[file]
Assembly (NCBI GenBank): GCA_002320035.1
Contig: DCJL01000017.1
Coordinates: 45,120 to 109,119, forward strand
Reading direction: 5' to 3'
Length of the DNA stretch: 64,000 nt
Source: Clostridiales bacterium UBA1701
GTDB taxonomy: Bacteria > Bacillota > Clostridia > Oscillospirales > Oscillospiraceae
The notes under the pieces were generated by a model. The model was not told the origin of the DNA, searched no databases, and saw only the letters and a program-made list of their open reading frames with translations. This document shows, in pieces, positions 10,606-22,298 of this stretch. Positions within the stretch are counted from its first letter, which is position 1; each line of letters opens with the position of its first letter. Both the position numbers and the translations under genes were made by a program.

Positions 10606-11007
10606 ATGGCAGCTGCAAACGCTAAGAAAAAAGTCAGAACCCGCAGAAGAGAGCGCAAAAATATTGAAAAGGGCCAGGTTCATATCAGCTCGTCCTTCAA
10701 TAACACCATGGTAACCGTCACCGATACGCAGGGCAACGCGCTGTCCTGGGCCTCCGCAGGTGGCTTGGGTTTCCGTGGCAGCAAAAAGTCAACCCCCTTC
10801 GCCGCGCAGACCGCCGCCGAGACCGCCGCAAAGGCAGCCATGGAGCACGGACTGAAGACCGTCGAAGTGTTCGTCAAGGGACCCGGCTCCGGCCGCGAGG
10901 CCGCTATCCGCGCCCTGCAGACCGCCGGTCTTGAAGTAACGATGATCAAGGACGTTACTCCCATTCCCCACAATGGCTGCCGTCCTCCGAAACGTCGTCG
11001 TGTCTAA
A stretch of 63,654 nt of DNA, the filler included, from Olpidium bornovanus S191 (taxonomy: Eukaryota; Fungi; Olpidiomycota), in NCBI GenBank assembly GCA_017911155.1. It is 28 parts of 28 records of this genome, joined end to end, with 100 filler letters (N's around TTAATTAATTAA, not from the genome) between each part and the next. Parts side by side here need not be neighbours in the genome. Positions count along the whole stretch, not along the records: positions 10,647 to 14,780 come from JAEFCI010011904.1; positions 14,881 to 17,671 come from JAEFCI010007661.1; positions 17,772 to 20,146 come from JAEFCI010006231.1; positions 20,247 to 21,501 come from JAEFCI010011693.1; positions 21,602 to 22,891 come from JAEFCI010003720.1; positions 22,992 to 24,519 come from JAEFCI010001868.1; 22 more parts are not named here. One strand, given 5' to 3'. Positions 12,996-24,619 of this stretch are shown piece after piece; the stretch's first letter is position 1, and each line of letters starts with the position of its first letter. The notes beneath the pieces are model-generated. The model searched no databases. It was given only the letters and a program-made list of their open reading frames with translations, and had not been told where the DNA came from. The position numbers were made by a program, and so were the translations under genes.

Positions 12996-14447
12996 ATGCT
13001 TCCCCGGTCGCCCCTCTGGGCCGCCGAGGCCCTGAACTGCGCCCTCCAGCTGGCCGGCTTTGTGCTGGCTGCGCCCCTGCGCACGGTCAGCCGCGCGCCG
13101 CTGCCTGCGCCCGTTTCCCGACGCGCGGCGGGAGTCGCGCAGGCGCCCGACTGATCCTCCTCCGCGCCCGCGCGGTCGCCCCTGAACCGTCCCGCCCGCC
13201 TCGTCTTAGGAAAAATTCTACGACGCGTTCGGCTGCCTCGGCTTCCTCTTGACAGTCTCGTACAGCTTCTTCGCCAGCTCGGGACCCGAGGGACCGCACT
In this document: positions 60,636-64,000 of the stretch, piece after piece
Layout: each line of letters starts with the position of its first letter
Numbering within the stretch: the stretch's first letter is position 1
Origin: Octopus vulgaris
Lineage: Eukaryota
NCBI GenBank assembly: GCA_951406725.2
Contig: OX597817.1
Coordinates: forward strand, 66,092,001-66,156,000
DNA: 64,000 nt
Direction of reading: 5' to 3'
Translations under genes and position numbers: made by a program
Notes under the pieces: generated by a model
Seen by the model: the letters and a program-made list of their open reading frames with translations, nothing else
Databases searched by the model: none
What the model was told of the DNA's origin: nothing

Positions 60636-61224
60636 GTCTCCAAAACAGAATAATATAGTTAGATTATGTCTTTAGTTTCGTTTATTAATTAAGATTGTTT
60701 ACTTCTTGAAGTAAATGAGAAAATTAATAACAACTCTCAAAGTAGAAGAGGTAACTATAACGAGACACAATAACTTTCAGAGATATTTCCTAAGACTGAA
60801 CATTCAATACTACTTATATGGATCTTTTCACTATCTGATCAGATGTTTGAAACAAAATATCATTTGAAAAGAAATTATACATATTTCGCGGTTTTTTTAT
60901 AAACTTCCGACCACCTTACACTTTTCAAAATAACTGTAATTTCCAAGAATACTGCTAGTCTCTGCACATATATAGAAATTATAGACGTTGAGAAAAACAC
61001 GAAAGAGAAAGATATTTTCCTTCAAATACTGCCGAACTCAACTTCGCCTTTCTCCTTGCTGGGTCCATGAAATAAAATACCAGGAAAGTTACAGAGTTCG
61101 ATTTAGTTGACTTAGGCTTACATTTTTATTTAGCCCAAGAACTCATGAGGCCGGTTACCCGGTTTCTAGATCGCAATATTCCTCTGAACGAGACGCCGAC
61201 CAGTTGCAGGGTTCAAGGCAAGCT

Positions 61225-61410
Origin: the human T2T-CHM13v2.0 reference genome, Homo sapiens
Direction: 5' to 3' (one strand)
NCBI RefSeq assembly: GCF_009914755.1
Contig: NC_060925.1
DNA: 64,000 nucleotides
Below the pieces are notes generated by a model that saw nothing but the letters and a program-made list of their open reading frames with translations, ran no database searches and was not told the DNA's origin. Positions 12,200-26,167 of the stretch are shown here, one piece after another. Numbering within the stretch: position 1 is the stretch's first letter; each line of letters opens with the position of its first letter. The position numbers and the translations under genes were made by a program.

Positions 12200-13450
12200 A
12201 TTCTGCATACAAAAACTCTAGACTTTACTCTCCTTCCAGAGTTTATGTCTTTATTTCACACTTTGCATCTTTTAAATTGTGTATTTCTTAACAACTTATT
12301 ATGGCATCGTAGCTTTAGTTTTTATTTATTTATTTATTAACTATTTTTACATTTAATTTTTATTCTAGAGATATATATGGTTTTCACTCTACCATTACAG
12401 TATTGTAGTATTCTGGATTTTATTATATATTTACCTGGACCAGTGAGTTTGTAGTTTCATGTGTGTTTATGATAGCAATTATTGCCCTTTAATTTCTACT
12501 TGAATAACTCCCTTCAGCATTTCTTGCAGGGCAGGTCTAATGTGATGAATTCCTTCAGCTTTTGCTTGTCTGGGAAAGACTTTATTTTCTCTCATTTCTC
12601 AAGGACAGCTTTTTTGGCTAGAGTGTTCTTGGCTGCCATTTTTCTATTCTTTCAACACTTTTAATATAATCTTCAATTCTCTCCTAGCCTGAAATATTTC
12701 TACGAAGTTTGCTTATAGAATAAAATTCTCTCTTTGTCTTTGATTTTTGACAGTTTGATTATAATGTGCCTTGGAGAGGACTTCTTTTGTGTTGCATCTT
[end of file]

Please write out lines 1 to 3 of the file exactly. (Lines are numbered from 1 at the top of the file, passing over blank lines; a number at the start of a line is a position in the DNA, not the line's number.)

Assembly (NCBI GenBank): GCA_002320035.1
Contig: DCJL01000017.1
Coordinates: 45,120 to 109,119, forward strand